One of the cornerstones of Getting Things Done is getting anything on your mind down to a trusted system. While this may sound simple in theory, how to actually handle different scenarios can be quite tricky.
Following the post on The 2016 OmniFocus Setup and Workflow, where I wrote about my GTD setup in OmniFocus as it looked roughly a year ago, I received some questions on how to take advantage of the workflow for certain scenarios. A Reddit user summed up these questions well in a comment, where the person was unsure how to handle the specific scenarios. I would like to answer a couple of them here. Continue reading →
Joe Buhlig has, with his vast experience in using OmniFocus, put together a comprehensive and complete set of guides for getting the most value out of OmniFocus and GTD in a series of well-produced videos in a course called Working with OmniFocus. Everything from the basic setup to explaining an advanced workflow is thoroughly covered in an easily digestible video format.
Using Joe’s system and his down-to-earth way of describing his setup and workflow, these guides provide a solid foundation from which to build your very own productivity setup in OmniFocus. It’s a solid investment for becoming a master of productivity and efficiency, and it will take your life to the next level.
I have written countless posts on OmniFocus and the Getting Things Done methodology, but this is the very first time I have gathered my entire workflow and setup into a single piece. Since my GTD setup is an ever evolving organism, this can only be seen as snapshot in time for when this article is written, and the real changes will be visible when I write the 2017 edition of this very post and highlight the differences. Continue reading →
Getting Things Done provides an excellent framework for managing all aspects of your life. What could easily happen in a professional work environment though, is that there is already an existing tool in place to keep track of tasks for the entire team, be it Trello, Pivotal Tracker or some other collaboration tool. While it is certainly possible to keep track of some tasks in separate systems, there will usually be an uncertainty in what goes where and if everything has been captured and taken care of appropriately. The worst thing that could happen, and usually does, is that you lose trust in the system and things fall through the cracks because you missed to check one system.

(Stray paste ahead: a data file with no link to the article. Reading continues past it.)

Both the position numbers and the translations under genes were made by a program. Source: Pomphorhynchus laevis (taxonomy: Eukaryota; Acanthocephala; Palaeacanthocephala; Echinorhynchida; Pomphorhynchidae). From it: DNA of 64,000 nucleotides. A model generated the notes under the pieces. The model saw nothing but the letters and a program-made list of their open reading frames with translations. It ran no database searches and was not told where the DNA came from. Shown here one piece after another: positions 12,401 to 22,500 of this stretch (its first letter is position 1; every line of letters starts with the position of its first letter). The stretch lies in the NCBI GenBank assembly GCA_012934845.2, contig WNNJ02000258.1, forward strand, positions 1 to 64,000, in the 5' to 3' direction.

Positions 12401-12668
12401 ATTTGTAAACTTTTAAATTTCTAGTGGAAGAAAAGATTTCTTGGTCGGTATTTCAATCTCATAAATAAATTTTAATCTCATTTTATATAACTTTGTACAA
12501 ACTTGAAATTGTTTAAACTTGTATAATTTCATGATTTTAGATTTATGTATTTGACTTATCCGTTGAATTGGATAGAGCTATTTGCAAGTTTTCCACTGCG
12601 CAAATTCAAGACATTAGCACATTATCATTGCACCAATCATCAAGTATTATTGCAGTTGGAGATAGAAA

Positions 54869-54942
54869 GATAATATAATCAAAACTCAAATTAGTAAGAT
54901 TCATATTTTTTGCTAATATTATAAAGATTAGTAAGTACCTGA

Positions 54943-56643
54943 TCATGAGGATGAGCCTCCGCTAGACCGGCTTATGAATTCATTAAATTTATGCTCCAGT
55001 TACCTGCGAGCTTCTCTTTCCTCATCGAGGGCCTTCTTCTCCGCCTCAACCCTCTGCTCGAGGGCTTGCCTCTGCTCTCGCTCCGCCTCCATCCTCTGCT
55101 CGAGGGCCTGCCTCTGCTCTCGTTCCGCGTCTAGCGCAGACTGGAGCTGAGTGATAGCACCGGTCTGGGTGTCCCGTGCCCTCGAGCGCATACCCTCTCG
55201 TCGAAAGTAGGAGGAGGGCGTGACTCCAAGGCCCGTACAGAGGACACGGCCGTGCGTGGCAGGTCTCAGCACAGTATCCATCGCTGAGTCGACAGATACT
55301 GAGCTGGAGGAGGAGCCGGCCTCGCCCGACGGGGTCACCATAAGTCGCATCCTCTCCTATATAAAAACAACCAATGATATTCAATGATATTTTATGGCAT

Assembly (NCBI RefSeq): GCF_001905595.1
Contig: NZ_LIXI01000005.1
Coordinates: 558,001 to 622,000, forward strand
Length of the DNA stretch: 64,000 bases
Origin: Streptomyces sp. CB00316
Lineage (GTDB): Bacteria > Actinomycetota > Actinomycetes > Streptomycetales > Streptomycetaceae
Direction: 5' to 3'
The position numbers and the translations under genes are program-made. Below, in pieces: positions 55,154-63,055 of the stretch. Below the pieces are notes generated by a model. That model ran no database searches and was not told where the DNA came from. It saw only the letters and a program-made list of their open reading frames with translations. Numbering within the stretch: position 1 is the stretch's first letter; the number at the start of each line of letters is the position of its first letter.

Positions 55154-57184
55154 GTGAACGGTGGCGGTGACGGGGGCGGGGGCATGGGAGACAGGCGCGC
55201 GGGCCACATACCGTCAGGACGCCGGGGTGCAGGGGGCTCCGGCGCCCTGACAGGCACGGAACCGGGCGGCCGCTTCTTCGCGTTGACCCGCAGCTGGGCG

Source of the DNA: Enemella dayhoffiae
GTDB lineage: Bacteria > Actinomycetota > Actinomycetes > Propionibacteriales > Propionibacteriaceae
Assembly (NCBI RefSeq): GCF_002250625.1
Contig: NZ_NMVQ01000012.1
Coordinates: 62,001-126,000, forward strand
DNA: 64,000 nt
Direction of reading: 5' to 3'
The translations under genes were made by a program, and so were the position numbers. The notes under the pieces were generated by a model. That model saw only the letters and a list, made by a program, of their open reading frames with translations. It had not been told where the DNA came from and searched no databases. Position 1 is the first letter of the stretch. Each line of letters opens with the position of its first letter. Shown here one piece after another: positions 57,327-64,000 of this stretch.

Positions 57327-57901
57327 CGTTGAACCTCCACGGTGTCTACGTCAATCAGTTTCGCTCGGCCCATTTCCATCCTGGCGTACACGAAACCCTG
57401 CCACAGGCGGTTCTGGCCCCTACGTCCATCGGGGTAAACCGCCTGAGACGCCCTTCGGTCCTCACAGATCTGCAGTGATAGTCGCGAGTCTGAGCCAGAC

Ever since the book Getting Things Done was released and the notion of separating actions in projects into contexts was first introduced, people have been trying to customize, and improve the effectiveness of their definition ever since. Being an OmniFocus user for quite a while, I naturally started out with the classic contexts that David Allen himself outlined in the book, such as “at office” and “at computer”. Times have however changed considerably since the beginning of 2000 when the book was first published, and certain context stopped making sense as the years went by.
The time has finally come to unveil the newest incarnation of the productivity powerhouse called OmniFocus. The user interface has been remade from the ground up, getting inspiration from the iOS counterparts, most notably the forecast view.
I’m looking forward to see whether anything has changed from the recent line of betas. I’m in particular looking for a faster perspective change, and a small nitpick regarding the highlighted flag perspective1.
The flagged highlight should in my opinion follow the view options and not highlight the flagged perspective if the flagged actions are not available. ↩
Just hours before the official release of OmniFocus 2, The Omni Group launched a new website focusing on OmniFocus and its may workflows. I’m looking forward to reading how people use OmniFocus 2, and what the new version will mean with regards to my own workflow.
I have already written about my initial thoughts of the beta, and it will be interesting to see whether the final version will differ in any way in regards to performance and polish.